Farmers in Heilongjiang are reluctant to sell soybeans after prices for domestic non-GMO soybeans have eased due to a large crop this year.
China’s central government is planning to increase soybean production to 23 million tons by 2025 with the planted area aiming to reached 10.7 million hectares.
Demand for non-GMO soybeans this year has been relatively light. Although harvest is fully completed in the main producing province of Heilongjiang, sales remain relatively light.
Farmers are therefore reluctant to sell because their costs of production went up this year, and they are expecting to get relatively higher prices. Some farmers have noted that their land costs had risen by 3000 yuan per hectare compared to last year, while inputs such as seeds and fertilizers had risen by 4000 yuan per hectare.
Some of this increase has been offset by larger government subsidies. Heilongjiang announced a fund of 1 billion yuan to promote the increase in soybean planting area, providing subsidies of 3,720 yuan per hectare for soybean production, but only 2,250 yuan per hectare for corn.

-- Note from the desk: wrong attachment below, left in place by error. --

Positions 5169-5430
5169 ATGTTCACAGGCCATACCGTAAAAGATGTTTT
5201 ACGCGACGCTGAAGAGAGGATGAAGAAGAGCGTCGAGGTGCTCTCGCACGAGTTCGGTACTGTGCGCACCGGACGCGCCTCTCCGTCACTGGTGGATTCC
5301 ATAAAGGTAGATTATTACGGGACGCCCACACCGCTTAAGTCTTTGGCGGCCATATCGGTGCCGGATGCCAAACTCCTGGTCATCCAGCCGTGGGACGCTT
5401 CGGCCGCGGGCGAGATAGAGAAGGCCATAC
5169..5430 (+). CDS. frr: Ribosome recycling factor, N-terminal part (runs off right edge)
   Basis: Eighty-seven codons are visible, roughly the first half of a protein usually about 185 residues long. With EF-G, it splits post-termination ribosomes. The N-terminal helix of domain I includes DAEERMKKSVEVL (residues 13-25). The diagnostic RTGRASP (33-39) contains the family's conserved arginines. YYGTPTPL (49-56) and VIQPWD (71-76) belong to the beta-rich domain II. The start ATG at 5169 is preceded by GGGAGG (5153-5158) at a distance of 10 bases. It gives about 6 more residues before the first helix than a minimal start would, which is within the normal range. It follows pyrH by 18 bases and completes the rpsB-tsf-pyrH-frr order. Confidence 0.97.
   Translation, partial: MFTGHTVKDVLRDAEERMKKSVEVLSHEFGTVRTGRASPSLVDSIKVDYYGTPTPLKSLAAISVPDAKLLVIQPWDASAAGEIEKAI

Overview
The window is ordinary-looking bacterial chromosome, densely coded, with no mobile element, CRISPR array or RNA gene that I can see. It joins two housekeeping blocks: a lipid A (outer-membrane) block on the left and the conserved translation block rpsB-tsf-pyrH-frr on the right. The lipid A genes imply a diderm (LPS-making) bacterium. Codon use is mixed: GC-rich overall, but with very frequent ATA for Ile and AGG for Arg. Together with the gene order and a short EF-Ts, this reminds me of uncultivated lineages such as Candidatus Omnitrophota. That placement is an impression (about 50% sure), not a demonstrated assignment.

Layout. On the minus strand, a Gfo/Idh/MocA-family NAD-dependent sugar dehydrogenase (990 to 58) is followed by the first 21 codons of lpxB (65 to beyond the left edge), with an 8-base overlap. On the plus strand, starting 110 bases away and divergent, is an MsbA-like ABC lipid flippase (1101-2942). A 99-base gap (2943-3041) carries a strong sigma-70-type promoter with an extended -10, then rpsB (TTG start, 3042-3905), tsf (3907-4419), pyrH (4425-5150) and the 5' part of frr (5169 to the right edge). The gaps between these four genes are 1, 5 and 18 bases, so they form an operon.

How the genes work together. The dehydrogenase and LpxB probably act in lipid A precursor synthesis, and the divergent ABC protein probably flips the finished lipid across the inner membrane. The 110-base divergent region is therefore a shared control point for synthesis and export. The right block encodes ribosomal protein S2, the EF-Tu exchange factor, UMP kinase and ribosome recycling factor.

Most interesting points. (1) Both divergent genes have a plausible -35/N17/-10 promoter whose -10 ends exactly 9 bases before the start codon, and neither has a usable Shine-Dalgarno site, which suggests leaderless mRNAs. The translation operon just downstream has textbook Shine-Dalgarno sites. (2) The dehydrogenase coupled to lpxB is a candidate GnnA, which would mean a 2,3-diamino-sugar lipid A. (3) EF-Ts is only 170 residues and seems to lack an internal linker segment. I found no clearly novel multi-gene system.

Prices have been under pressure in the second half of this year due to larger production. However, from the start of 2020 through mid-2022, prices were steadily trending higher, and most farmers had expectations that this would continue.
China’s government want to see soybean production continue to rise in the coming years, but it may be difficult to motivate farmers who are seeing lower prices due to higher production. The central government has already promised 40 billion yuan in subsidies for agriculture for 2023, but it remains to be seen if this will motivate farmers to keep planting soybeans.